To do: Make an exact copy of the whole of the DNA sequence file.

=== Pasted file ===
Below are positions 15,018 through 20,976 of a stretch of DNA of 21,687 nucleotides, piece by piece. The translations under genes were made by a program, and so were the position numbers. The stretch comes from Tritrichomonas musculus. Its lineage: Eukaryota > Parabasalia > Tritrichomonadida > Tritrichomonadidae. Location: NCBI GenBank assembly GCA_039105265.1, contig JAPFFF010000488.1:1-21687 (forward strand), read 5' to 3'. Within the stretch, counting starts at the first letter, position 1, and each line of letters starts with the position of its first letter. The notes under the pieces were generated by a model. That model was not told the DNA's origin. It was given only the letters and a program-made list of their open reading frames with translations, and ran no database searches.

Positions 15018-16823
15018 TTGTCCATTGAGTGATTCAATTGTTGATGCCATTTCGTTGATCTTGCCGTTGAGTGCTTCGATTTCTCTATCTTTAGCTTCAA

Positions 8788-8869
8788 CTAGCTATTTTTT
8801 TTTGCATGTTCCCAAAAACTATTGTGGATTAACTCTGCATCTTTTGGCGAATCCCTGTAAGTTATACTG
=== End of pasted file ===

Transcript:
Below are positions 15,018 through 20,976 of a stretch of DNA of 21,687 nucleotides, piece by piece. The translations under genes were made by a program, and so were the position numbers. The stretch comes from Tritrichomonas musculus. Its lineage: Eukaryota > Parabasalia > Tritrichomonadida > Tritrichomonadidae. Location: NCBI GenBank assembly GCA_039105265.1, contig JAPFFF010000488.1:1-21687 (forward strand), read 5' to 3'. Within the stretch, counting starts at the first letter, position 1, and each line of letters starts with the position of its first letter. The notes under the pieces were generated by a model. That model was not told the DNA's origin. It was given only the letters and a program-made list of their open reading frames with translations, and ran no database searches.

Positions 15018-16823
15018 TTGTCCATTGAGTGATTCAATTGTTGATGCCATTTCGTTGATCTTGCCGTTGAGTGCTTCGATTTCTCTATCTTTAGCTTCAA

Positions 8788-8869
8788 CTAGCTATTTTTT
8801 TTTGCATGTTCCCAAAAACTATTGTGGATTAACTCTGCATCTTTTGGCGAATCCCTGTAAGTTATACTG